Bladder Stones: Guinea Pigs

Guinea pigs often develop bladder stones composed of calcium carbonate. This can be the result of improper diet and cause a bladder infection.  The bladder stones of guinea pigs cannot be dissolved with special medications or diets.

In order to reduce the risk of bladder stones, make sure your guinea pig drinks plenty of water. Provide bottled drinking water (without a vitamin C additive) low in mineral content if you live in areas with hard water.   Sometimes adding a small amount of fruit juice to the water may increase drinking, but the water would need to be changed daily and the water bottle cleaned and disinfected daily.

Do not feed guinea pigs alfalfa pellets or hay. Also avoid dark leafy green produce high in calcium. The high calcium levels in some foods may increase the risk of bladder stone formation. 

Other tips for preventing bladder stones:

  • Provide daily vitamin C by a pill such as Oxbow's Daily C or a liquid supplement for humans.  Your guinea pig should get at least 90 mg a day.  As stated above, do not use the vitamin C that is dissolved in the water!
  • Provide moist produce that is high in vitamin C (bell pepper, parsley, cilantro, and limited amounts of oranges).  A study by Dr. Hawkins at the University of California (Davis) found that guinea pigs that were regularly fed bell peppers had a lower incidence of bladder stones, but the reason for this is not understood.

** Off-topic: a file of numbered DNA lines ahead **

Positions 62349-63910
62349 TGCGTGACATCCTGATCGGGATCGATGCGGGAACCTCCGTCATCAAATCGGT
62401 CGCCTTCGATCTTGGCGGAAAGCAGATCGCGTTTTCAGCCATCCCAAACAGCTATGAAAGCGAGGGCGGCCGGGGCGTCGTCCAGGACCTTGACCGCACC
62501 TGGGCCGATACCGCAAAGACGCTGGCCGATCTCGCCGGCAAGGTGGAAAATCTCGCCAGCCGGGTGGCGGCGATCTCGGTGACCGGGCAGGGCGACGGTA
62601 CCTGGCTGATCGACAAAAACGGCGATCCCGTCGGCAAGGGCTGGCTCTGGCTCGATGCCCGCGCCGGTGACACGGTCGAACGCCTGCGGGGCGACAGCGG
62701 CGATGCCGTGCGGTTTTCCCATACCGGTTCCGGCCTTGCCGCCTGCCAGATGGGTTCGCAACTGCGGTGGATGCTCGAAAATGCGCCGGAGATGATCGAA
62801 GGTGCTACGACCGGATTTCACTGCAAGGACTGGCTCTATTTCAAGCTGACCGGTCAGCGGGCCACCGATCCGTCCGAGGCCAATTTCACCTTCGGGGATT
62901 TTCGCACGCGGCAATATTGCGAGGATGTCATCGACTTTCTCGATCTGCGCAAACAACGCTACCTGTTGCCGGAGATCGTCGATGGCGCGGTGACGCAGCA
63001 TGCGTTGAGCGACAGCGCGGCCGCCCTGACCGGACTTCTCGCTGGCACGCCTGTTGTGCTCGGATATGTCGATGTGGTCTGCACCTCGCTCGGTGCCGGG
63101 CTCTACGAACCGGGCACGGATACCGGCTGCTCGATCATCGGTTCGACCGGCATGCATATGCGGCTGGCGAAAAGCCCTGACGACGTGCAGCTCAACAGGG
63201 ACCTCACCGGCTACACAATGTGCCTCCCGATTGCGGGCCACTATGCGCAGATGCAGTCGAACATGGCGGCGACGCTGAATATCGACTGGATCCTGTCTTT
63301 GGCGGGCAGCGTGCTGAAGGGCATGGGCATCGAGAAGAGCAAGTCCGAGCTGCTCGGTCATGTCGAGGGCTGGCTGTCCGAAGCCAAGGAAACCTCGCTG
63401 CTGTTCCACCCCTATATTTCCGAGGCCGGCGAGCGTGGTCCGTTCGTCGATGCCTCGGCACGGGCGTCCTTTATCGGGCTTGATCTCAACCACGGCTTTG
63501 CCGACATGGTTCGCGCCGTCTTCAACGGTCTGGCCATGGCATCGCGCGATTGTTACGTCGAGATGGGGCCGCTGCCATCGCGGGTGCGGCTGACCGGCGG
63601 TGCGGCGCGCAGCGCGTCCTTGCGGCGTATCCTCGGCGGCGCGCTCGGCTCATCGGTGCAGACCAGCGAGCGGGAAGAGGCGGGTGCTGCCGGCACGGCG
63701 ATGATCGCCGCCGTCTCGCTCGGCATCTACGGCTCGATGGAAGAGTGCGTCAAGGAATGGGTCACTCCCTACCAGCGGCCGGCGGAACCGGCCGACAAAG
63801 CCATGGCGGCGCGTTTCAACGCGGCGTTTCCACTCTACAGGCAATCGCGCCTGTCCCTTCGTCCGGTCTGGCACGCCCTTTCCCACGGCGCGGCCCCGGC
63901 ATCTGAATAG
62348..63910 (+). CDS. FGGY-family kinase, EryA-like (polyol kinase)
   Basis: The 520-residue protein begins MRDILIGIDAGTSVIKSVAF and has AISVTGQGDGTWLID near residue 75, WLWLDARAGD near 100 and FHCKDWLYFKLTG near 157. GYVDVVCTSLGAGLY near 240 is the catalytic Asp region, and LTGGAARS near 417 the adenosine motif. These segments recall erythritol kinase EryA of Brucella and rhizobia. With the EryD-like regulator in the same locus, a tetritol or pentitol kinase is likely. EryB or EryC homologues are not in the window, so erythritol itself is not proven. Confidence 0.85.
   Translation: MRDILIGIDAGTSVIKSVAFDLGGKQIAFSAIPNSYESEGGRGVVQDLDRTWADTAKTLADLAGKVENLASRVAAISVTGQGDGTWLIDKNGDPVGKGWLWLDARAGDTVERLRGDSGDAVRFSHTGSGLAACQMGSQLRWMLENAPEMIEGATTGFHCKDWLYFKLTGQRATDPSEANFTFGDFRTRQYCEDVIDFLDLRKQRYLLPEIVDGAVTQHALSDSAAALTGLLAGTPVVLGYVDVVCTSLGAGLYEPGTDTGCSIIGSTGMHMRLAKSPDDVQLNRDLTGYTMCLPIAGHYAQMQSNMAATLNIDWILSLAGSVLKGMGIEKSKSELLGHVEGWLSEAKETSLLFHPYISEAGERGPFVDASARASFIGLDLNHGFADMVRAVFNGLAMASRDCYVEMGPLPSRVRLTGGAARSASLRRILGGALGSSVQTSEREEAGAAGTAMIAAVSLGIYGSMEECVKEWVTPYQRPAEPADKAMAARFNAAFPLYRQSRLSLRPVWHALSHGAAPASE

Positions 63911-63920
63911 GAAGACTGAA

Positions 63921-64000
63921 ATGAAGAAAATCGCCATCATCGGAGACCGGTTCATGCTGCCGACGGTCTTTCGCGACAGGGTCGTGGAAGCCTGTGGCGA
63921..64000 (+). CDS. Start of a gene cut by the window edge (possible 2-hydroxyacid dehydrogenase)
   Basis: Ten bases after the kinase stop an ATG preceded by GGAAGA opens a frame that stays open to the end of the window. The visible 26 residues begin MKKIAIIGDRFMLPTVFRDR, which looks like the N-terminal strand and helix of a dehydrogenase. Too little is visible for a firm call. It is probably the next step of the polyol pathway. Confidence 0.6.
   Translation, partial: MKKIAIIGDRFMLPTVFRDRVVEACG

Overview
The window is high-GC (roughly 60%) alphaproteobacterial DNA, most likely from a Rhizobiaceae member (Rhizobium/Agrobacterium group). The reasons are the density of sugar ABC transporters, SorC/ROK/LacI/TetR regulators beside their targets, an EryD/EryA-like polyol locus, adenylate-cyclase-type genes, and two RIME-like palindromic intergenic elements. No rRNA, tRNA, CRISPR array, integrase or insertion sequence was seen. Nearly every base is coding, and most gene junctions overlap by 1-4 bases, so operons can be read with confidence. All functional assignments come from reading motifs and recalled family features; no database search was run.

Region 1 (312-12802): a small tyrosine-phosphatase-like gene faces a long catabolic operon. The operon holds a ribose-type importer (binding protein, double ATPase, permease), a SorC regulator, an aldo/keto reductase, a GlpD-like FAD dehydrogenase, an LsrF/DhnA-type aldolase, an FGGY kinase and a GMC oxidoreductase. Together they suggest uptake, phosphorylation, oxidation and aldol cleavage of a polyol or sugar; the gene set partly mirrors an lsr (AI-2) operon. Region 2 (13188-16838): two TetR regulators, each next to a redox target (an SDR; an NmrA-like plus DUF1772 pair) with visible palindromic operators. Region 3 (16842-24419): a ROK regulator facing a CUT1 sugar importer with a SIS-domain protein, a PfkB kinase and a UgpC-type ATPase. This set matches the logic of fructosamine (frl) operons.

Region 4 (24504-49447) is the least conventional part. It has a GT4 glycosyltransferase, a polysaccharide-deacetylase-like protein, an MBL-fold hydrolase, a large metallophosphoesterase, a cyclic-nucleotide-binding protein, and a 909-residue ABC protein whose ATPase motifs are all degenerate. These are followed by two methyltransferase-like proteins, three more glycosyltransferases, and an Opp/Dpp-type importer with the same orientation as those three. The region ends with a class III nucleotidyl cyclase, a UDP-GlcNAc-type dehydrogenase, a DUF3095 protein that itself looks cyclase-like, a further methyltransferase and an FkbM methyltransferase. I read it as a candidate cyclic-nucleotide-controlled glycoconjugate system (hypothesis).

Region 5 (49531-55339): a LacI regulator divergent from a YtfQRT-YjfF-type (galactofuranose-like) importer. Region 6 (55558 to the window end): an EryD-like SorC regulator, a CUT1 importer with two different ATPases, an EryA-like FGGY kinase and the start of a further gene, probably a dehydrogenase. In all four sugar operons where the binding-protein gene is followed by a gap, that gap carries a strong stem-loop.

• Offer no more than 1/8 of a cup of guinea pig pellets a day.  Timothy hay should be present at all times, along with fresh grass or browse (such as mulberry leaves or hibiscus leaves), and moist produce.
  • Clean the litter box daily, and spot clean the cage daily to remove urine and feces. Guinea pigs like to stand where they urinate and defecate.  This may allow bacteria to travel up the urethra and into the bladder.  The more dirty the cage bedding, the more bacteria that are there to cause an infection.

Guinea pigs with bladder stones may benefit from vitamin E supplements and glucosamine (e.g., Cosequin) sprinkled onto the food.

Any guinea pig that is having trouble urinating, losing weight, or just acting unusual could have a bladder stone.  X-ray films and an ultrasound may help confirm that a bladder stone is present. Unfortunately, surgery to remove the bladder stone is usually needed.  Males are at risk of life-threatening blockages since the bladder stone can get stuck in the penis, and are more likely to be diagnosed with bladder stones than females.  Due to their different anatomy, female guinea pigs may urinate out small bladder stones, but in rare cases they too will retain the smaller stones that grow into bigger stones.